SAN FRANCISCO — Cargo ships laden with Christmas presents lay at anchor offshore, waiting to be unloaded, and trucks with fresh produce lined up outside West Coast ports Monday after dockworkers were locked out in a dispute that could cost the U.S. economy $1 billion a day.
West Coast shipping lines said they will keep the ports closed until the longshoremen agree to extend their expired contract. But the 10,500-member dockworkers union said it will not budge until the lockout ends.
With both sides hardening their positions Monday, it appeared only some kind of face-saving outside intervention would let cargo flow across the waterfront again.
“If there was ever any doubt that mediation is necessary, that question has now been answered by the events of the last week,” said Tom Edwards, a spokesman for the shipping lines.
The Bush administration said that it is concerned about the effect on the struggling U.S. economy but that it has no immediate plans to break the impasse by declaring a national emergency.
The head federal mediator has invited both sides to Washington, D.C., for a Thursday session. Shipping lines have accepted. The International Longshore and Warehouse Union said it was leaning against such a move.
The bulk of the nation’s imports from China and Japan come through the ports of Long Beach and Los Angeles, the nation’s busiest. The labor crisis comes as importers scramble to bring in merchandise for the Christmas shopping season.
Representatives of the shipping lines and dockworkers planned to meet Monday afternoon.
A frail labor peace between the shipping lines and the longshoremen collapsed Sunday when the dockworkers were ordered off their jobs indefinitely at all 29 of the nation’s major West Coast ports.
The two sides are at odds over pensions and other benefits, as well as cargo-handling technology that the union fears would wipe out jobs.
West Coast ports handled more than $300 billion in cargo over the past year.
Over the weekend, about 30 ships waiting to be unloaded dropped anchor outside the ports of Los Angeles, Oakland, Seattle and Tacoma, Wash., according to the Pacific Maritime Association said. Seventy other vessels already in port waited to loaded or unloaded.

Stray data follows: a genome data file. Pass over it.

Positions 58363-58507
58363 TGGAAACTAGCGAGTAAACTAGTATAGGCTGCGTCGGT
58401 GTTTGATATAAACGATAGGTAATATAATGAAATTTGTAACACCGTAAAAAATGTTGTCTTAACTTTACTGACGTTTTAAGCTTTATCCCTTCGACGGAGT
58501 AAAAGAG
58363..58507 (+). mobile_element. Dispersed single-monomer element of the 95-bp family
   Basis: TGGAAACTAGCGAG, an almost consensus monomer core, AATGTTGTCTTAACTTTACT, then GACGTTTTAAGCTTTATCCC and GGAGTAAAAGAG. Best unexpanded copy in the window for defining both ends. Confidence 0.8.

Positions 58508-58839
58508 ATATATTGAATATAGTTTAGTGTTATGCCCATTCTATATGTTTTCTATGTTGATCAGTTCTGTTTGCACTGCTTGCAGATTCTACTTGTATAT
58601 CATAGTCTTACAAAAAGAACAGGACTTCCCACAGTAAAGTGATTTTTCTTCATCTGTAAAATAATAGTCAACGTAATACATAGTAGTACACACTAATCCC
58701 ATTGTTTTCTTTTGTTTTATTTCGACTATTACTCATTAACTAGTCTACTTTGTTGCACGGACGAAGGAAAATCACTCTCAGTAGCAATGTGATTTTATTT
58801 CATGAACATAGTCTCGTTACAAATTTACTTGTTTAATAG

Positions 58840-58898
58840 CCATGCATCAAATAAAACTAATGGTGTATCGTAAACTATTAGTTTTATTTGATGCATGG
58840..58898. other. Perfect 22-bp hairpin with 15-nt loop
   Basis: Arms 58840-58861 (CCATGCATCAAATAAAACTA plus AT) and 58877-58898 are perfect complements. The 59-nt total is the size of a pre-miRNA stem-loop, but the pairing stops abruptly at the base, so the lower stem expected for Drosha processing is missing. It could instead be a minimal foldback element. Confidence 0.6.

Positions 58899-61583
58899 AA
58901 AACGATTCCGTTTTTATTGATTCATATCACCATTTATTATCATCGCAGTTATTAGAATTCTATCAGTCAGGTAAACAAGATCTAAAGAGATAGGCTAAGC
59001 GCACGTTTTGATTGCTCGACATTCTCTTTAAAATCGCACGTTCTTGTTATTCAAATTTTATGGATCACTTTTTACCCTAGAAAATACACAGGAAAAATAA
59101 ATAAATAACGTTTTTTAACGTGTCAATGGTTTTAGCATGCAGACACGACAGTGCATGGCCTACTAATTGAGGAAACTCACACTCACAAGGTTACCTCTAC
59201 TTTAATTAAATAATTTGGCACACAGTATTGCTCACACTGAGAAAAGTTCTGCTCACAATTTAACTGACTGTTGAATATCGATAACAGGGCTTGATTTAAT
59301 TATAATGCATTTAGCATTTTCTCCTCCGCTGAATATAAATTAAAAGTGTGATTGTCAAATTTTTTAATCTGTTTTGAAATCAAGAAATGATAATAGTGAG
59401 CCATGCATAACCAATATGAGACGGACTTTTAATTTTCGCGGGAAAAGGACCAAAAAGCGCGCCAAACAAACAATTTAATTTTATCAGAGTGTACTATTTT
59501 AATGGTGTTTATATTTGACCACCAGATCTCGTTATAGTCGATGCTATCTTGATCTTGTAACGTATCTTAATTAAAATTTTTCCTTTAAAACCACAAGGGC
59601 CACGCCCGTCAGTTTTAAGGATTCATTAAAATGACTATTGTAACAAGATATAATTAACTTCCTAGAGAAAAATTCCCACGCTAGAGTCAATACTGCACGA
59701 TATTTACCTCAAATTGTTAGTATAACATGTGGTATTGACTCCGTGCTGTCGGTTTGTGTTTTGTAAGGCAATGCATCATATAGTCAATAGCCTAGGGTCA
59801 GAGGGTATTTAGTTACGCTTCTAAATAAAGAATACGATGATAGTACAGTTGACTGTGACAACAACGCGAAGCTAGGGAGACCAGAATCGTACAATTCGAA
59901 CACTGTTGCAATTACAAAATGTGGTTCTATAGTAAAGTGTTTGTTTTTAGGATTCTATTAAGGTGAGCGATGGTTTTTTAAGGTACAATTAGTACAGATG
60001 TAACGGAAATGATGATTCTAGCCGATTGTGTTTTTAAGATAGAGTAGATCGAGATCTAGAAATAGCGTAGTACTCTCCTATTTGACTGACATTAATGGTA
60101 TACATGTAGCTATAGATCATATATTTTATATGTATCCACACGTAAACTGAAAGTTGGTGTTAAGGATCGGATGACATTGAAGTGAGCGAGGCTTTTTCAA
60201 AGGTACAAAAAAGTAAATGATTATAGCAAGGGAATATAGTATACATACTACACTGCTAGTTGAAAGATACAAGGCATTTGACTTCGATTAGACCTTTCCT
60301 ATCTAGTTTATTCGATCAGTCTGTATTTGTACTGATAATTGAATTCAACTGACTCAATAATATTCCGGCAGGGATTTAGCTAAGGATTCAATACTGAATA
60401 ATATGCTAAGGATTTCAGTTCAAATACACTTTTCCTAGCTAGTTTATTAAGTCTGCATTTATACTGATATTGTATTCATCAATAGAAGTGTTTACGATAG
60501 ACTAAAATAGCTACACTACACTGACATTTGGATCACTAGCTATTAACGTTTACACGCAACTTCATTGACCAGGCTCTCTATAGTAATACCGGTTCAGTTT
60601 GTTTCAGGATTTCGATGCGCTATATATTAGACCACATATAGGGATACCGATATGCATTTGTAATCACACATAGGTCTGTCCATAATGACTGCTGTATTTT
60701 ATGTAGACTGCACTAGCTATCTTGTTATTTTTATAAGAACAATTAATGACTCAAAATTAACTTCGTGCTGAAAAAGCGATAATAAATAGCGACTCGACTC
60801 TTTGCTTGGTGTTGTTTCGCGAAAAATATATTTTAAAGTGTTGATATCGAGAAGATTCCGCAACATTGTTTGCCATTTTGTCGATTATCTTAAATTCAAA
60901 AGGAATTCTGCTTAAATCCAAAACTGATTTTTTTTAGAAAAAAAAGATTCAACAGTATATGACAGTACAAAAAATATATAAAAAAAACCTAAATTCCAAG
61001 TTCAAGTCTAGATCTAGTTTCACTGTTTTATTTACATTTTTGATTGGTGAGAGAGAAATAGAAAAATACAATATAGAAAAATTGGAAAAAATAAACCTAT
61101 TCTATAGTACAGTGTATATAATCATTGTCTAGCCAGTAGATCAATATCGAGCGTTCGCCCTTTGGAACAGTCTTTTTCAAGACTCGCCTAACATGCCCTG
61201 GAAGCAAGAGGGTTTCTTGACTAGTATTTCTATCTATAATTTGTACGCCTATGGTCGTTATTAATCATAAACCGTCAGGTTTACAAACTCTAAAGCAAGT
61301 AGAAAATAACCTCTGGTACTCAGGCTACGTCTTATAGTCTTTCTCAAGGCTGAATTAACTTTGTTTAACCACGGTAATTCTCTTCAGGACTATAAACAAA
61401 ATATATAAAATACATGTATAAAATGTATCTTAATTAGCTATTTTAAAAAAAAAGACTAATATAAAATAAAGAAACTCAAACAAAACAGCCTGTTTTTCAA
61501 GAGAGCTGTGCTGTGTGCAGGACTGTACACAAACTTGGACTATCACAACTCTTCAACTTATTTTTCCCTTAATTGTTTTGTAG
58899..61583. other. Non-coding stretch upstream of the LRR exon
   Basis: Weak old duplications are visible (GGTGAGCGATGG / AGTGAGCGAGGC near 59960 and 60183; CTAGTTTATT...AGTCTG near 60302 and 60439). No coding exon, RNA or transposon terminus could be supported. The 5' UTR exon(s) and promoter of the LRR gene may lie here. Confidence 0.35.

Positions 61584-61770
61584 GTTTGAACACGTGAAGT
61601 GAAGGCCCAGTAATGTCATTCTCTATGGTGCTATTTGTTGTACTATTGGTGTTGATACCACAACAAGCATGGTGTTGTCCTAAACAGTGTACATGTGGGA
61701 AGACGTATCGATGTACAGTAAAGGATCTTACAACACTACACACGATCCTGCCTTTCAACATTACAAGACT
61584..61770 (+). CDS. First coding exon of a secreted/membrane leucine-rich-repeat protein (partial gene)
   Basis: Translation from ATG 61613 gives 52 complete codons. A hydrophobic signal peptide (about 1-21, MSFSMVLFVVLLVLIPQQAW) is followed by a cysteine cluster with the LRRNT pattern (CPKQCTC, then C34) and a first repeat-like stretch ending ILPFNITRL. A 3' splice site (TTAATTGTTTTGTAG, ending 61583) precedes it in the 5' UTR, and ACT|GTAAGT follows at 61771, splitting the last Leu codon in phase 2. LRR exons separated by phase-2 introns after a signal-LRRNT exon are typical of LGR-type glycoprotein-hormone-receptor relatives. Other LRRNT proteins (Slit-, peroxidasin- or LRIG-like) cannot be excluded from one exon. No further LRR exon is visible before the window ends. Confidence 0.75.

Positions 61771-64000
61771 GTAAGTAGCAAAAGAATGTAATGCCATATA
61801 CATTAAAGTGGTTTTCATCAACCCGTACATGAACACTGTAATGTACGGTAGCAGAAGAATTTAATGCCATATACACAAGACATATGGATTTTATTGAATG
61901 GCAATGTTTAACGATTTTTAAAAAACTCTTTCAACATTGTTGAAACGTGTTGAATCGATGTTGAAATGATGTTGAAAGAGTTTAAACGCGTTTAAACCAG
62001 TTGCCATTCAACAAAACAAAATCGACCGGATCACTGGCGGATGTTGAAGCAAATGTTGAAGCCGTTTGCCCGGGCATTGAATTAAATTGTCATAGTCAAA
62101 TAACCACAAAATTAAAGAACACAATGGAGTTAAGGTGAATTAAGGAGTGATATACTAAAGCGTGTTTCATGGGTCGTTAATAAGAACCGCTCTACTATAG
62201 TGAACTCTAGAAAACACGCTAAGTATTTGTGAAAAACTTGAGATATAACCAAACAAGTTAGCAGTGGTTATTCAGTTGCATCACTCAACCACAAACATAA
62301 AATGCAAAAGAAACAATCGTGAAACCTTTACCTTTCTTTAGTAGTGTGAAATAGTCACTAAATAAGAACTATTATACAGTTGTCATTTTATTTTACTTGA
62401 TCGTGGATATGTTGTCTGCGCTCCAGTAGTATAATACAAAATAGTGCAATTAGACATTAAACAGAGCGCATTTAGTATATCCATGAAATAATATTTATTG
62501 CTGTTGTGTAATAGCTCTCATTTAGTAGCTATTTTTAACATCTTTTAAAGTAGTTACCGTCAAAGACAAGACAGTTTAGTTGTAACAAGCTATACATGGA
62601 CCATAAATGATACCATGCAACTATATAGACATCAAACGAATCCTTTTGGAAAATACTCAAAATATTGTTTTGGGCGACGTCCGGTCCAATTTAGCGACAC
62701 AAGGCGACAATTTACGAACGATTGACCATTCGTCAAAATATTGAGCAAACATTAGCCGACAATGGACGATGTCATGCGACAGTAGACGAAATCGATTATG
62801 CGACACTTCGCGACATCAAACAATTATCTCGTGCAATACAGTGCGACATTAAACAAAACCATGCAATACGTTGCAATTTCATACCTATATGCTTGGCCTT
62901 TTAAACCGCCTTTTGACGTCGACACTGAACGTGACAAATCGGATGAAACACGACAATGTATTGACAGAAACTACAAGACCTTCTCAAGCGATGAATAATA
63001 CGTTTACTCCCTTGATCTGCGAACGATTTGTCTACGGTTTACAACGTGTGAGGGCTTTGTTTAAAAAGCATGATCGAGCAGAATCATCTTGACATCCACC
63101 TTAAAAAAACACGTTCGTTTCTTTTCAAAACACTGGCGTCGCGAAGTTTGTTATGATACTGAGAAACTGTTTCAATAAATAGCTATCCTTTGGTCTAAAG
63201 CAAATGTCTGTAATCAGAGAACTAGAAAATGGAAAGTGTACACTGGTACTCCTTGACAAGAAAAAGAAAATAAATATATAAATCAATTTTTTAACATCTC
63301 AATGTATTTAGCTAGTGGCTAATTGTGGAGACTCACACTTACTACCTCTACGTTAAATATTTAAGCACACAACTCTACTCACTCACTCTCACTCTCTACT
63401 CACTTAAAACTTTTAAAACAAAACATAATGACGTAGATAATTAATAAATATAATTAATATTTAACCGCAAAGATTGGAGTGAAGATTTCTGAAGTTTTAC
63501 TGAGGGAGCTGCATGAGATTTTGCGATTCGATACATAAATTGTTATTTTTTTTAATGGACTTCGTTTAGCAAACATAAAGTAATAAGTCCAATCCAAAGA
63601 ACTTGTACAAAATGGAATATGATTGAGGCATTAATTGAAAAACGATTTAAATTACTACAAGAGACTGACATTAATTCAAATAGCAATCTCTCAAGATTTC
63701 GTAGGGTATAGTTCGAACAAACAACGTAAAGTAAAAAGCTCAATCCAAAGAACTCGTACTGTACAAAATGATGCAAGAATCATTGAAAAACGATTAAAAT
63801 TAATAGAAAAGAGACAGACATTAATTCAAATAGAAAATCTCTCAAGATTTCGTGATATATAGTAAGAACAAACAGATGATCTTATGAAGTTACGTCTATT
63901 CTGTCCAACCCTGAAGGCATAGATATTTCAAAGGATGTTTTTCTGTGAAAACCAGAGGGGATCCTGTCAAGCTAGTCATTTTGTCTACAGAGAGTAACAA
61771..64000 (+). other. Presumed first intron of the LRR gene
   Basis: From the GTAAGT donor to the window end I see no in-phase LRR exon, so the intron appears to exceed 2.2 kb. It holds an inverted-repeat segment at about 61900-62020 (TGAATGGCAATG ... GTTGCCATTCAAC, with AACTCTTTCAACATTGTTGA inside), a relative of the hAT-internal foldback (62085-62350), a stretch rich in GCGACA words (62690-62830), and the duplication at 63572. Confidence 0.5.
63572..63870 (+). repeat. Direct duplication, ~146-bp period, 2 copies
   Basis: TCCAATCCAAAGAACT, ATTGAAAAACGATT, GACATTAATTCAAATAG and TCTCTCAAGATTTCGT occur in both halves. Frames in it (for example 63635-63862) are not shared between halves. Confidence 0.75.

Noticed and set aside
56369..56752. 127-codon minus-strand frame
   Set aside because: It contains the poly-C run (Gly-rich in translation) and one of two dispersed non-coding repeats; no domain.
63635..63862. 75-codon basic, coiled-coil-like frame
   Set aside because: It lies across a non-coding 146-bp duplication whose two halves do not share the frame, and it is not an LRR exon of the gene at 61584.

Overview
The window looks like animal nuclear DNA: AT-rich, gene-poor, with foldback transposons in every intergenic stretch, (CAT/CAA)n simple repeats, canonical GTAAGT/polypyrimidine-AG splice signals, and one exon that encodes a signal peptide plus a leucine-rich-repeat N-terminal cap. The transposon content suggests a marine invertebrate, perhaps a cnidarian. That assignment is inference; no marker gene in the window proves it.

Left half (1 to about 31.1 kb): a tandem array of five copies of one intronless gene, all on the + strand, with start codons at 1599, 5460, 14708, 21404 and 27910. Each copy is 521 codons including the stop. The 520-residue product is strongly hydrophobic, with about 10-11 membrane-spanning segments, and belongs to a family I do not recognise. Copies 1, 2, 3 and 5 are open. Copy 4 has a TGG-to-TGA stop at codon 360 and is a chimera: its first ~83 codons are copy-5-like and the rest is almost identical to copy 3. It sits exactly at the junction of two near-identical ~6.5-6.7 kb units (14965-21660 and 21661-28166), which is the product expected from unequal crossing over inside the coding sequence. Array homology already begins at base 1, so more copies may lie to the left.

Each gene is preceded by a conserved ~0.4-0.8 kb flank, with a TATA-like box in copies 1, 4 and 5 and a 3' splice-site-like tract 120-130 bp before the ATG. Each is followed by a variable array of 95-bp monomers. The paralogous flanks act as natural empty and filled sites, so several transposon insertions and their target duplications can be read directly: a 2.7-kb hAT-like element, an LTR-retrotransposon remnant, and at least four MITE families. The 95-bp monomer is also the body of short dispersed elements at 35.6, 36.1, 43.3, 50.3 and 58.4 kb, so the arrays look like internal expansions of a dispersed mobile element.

Economists warned that a drawn-out work stoppage will ripple through the U.S. economy. Stores will not have the merchandise they need. Produce could rot on the docks. Assembly lines may come to a halt for lack of parts.
Hawaii relies on shipping for about 90 percent of its goods.
For truckers such as Salvador Nunez, the effect was more immediate. He drove to the Port of Los Angeles from a small town near the Mexican border with a load of alfalfa sprouts and hay. Unable to unload, he waited several hours before turning around for the six-hour ride home.
Nunez was out $125 in transportation costs and could not collect his usual $400 for the load. If the work stoppage goes on for more than a week, “it will be too long,” said Nunez, who supports a wife and two children. “I’ll be out of money.”
Pacific Maritime Association president Joseph Miniace, representing shipping lines and sea terminal operators, ordered the lockout Sunday and accused the union of disrupting work by understaffing operations and dispatching workers not skilled for specific jobs. The union said it was strictly following safety codes.
Jim Spinosa, president and chief negotiator for the International Longshore and Warehouse Union, responded: “The ILWU will not be intimidated. We will not extend the contract.”
The last time an economic emergency was declared and the U.S. government intervened in a work stoppage under the Taft-Hartley Act was 1978, when President Carter unsuccessfully tried to end a national coal strike. No such action is planned yet by the Bush administration.
“If it goes on for even a short period of time, it’s a problem for the economy,” White House spokesman Ari Fleischer said. “We’re monitoring it closely.”
The Bush administration is working to get both sides to the bargaining table with federal mediators. But Spinosa said: “We don’t need outside people to come in.”
Under the last contract, a full-time longshoreman makes an average of $80,000 a year, while the most experienced foremen average $167,000.
The talks began deteriorating during the summer, and over Labor Day weekend the union stopped approving rolling extensions of the contract, which officially ended July 1.